Shirazinia: It’s a difficult thing. Any partnership. . . . You have bands where you have strong personalities, and everyone’s trying to assert their positions and you have to make compromises at every turn, because it’s a shared vision and not a solo vision. So, that can create bottlenecks. I think we had the best intentions. When we first got back together, there wasn’t even talk about going into the studio together, but I had some material laying around that I hadn’t finished, and so did [Sharam], so we decided to spend a week in the studio to see what happened. We came up with that single, “Quincy,” which I’m really proud of. I think it really captured what Deep Dish in 2014 is supposed to sound like.
Q: Thinking back to when Deep Dish was becoming popular in the late '90s and early 2000s, that was a really special time for D.C. nightlife and dance music. Beyond Deep Dish, the city had shops such as 12 Inch Dance Records, places such as Red, Buzz, State of the Union, and the whole Eighteenth Street Lounge scene. Was there anything about the city in that era that fostered that kind of creativity?
A: Tayebi: You know what, as you were talking about that, I got goose bumps. The scene was sort of small, but it was very strong, in terms of people who were really fanatical about it, like, “This is our music, and we want to take it to the world.” That was one of the reasons we opened Yoshitoshi, [a record label].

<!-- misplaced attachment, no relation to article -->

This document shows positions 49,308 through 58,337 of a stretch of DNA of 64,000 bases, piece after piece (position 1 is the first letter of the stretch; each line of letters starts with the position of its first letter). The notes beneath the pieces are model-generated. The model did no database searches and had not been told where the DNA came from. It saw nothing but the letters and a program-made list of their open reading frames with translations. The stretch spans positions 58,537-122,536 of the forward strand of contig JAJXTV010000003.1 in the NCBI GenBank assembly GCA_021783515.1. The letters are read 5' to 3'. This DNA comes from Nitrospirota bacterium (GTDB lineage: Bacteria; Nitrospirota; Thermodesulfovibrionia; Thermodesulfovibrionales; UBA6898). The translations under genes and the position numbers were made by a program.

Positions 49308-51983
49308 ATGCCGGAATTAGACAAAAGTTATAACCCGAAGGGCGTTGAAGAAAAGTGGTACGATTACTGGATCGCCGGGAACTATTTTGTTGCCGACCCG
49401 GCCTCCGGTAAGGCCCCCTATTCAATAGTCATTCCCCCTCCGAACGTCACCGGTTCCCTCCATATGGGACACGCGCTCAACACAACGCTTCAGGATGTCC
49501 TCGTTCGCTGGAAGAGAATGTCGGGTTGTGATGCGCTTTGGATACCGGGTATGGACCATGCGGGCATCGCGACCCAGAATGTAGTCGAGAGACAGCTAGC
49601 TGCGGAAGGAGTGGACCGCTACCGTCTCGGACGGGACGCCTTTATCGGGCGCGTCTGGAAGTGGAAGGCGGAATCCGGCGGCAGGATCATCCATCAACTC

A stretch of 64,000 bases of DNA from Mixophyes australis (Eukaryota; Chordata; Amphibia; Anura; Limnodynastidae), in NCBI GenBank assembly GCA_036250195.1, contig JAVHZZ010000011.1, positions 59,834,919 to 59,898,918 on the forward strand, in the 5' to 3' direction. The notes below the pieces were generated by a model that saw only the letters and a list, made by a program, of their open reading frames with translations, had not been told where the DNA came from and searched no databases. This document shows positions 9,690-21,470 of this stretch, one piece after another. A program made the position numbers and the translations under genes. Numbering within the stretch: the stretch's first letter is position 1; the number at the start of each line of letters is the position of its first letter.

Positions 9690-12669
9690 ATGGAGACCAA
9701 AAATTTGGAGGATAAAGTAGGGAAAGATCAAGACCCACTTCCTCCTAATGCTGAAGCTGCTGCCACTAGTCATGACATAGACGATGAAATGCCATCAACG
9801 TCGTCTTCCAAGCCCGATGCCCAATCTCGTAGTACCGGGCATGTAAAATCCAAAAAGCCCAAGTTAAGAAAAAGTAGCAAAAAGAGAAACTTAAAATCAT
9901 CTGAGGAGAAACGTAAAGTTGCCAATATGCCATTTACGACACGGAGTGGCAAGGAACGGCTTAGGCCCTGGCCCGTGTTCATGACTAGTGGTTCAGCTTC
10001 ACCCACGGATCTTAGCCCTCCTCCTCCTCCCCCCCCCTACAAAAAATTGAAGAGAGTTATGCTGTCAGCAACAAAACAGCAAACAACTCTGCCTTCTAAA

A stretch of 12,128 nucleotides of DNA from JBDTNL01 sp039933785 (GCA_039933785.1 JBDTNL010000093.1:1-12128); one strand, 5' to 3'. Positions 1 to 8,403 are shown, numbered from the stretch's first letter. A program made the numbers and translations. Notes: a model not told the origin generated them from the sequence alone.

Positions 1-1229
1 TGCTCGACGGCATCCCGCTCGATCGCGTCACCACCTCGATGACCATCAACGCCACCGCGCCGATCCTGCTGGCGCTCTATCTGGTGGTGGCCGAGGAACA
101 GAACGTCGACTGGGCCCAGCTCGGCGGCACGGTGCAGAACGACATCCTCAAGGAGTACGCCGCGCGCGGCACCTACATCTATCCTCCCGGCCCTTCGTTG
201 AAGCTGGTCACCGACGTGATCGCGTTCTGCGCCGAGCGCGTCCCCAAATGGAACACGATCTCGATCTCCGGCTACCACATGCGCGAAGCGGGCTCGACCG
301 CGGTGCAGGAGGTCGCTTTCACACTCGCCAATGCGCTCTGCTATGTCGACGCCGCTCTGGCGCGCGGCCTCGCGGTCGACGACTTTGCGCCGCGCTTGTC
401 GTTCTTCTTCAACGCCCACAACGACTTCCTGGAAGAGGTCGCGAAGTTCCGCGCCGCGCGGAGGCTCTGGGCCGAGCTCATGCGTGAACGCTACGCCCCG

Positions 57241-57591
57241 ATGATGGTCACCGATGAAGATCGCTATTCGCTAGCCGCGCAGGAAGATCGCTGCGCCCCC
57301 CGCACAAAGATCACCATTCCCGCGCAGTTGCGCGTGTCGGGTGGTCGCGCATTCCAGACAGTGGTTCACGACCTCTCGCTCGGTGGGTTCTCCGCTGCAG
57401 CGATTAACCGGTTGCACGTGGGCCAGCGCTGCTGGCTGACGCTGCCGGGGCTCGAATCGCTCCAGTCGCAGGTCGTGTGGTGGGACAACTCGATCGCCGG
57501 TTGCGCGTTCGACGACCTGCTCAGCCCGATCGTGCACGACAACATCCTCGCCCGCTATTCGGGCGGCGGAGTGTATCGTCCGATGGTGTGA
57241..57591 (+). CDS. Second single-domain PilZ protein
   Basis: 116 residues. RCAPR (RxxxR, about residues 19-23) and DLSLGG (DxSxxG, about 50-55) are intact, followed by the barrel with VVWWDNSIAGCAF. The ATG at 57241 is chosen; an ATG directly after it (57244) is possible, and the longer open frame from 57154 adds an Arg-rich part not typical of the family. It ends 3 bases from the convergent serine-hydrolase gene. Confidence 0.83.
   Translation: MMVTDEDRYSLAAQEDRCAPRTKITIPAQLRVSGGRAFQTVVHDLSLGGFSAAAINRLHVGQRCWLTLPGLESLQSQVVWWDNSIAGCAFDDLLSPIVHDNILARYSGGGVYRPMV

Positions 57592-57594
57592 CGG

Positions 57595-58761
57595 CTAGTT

But when I drive around Dupont Circle, every time I go past 12 Inch [on P Street NW], it’s like visiting a shrine. It has that kind of emotional attachment for me. That paved the way for a lot of us to be able to do what we do now in music. A lot of people pay attention to Detroit techno or Chicago house, but D.C. played a very significant role in the context of world electronic music.
Shirazinia: Lately, I’ve had a lot of conversations with old friends, and I constantly talk about how amazing that period of time was. Literally every night of the week, you had incredible creative parties and nightclubs — Poseurs, Fifth Column, Kindergarten, Tracks, the Vault. I would go to the old 9:30 Club to see bands every night of the week.
I don’t know if it’s nostalgia that makes me look so fondly on that era, but I don’t feel the kind of creativity that we had back then, the kind that spawned Deep Dish, Thievery Corporation, the Basement Boys, that I do today. D.C. always felt like a transient city, but it feels even more transient today. There was something really magical that was a part of D.C. nightlife back then. People over the years have tried to re-create that, but the problem in D.C. is that you can build it, but people don’t necessarily come — these days, at least.